Last weekend at the Market was… Novemberish. We’ll admit it. Weatherwise, we experienced a little bit of everything that day: mist, fog, sprinkles, gusty winds, chilly temperatures, the rare sunbeam — but the Market was definitely missing quite a few patrons, as though The End had truly come. While we dig that going out into the elements doesn’t sound all that appealing, the Market isn’t over — not by a long shot.
YOU STILL GOTTA EAT.
Fortunately, the weather forecast is looking thumbs-up for this weekend’s Market, so gather all your reusable shopping bags, grab a jacket, and get on over there.
Last weekend we mentioned all the varieties of squash and pumpkin available at the Market this season. This week? We’re all about brassicas — the family of plants that most of you eaters know better as broccoli, cauliflower, kohlrabi, turnip, kale, cabbage, Brussels sprouts, and many more. These foods are healthy, relatively inexpensive, and when purchased locally-grown and at the peak of freshness (like when you buy stuff at the Market), their taste is a revelation.
Because they thrive in cooler weather, brassicas are in heavy supply right now at the Market. Just about every grower selling vegetables has something to offer from this family, whether it be jewel-toned cabbages (Savoy for American cole slaw, Napa for Asian dishes — they’re basically interchangeable, though), mountains of forest-green broccoli crowns, or kale by the bunch.
It’s the kale, actually, that captured our attention after running across this recipe in the current issue of Bon Appetit magazine. Just for kicks, here’s the recipe, developed by food writer Molly Wizenberg:
- 1 pound lacinato kale (about 2 bunches), large center ribs and stems removed, cut crosswise into 1/2-inch slices *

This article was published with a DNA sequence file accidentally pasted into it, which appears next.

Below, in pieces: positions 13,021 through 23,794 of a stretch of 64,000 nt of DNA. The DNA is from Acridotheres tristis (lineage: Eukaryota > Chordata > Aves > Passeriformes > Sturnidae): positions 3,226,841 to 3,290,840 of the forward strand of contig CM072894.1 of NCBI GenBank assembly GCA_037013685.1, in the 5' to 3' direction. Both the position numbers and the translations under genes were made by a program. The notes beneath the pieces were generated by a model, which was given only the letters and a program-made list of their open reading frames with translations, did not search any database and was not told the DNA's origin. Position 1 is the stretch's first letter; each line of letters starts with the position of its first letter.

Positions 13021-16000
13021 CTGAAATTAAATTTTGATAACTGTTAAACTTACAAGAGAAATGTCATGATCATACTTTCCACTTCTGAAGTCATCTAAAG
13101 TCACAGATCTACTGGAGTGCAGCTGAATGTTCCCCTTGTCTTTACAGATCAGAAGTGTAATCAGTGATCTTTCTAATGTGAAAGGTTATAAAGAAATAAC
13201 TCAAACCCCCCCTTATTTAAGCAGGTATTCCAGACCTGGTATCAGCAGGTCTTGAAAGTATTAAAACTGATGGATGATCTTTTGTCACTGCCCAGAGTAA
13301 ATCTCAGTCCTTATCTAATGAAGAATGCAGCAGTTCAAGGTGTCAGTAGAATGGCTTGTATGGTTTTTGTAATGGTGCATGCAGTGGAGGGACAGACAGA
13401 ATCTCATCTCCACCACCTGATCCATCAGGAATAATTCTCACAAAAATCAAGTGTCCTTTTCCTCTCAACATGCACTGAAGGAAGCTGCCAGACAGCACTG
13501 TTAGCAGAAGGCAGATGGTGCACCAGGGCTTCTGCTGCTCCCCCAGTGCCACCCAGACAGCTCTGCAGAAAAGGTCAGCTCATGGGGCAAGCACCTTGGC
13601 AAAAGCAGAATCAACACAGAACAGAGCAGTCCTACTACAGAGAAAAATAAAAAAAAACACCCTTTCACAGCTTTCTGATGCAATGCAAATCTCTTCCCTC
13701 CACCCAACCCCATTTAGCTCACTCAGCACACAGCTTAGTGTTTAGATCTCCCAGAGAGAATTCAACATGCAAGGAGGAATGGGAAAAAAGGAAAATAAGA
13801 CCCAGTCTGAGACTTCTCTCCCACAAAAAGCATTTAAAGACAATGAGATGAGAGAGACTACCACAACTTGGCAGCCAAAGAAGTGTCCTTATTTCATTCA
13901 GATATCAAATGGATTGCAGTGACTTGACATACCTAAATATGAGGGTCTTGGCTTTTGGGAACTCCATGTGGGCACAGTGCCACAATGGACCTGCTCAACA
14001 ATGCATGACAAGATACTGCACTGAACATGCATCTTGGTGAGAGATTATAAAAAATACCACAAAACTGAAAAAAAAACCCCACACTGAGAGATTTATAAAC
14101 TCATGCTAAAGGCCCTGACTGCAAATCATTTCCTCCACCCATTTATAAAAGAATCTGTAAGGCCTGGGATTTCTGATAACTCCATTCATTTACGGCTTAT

- 3 tablespoons olive oil, divided
- 1 medium onion, finely chopped (about 1 1/2 cups) *
- 8 large garlic cloves, thinly sliced *
- 1/2 pound spaghetti
- 2 teaspoons fresh lemon juice
- Finely grated Parmesan cheese
* indicates ingredients available at Market at the Square this weekend
Rinse kale. Drain; transfer to bowl with some water still clinging.
Heat 2 tablespoons olive oil in heavy large pot over medium heat. Add chopped onion and cook until soft and translucent, stirring occasionally, about 6 minutes. Add sliced garlic and sprinkle with salt; cook until onion is golden brown, stirring occasionally, about 5 minutes. Add kale and remaining 1 tablespoon olive oil and toss until wilted, about 3 minutes. Cover pot and reduce heat to medium-low. Continue cooking until kale is very tender, stirring occasionally and adding water by teaspoonfuls if dry, about 20 minutes.
Meanwhile, cook spaghetti in medium pot of boiling salted water until tender but still firm to bite, stirring occasionally. Drain, reserving 1/4 cup cooking liquid. Add cooked spaghetti to kale mixture in pot. Add lemon juice and 2 tablespoons reserved cooking liquid; toss to combine, adding more liquid by tablespoonfuls if dry. Sprinkle spaghetti with grated Parmesan cheese and serve.
Sounds like a perfect Saturday evening meal, no?
This week’s food:
apples, sweet corn, fennel, fresh herbs, leeks, onions, heirloom potatoes, tomatoes, chard, fresh carrots, cabbages, lettuces and salad mixes, spinach, green onions, green beans, okra, eggplant, hot & sweet peppers, broccoli, kohlrabi, cauliflower, squashes (including pumpkins) – also, locally-raised meat and eggs, award-winning goat cheese, honey, and much more
Week # 24 features appearances by Urbana’s Public Arts program (for their final free Art at the Market workshop of the 2009 season — local artist and educator Lori Caterini will be working with patrons of all ages on mask-making). Things get underway at 8 a.m. and run through noon.
The Mahomet Aquifer Project will also be performing — from their official information: “The Mahomet Aquifer Project is a multi-year dance project that investigates the multiple influences, forces and flows on the aquifer including geography, history, hydrology, geology, environmental and economic studies.” The performance will take place from 9 a.m. to noon on Walnut Street, just west of the Market site.
Looking forward to seeing everyone out there!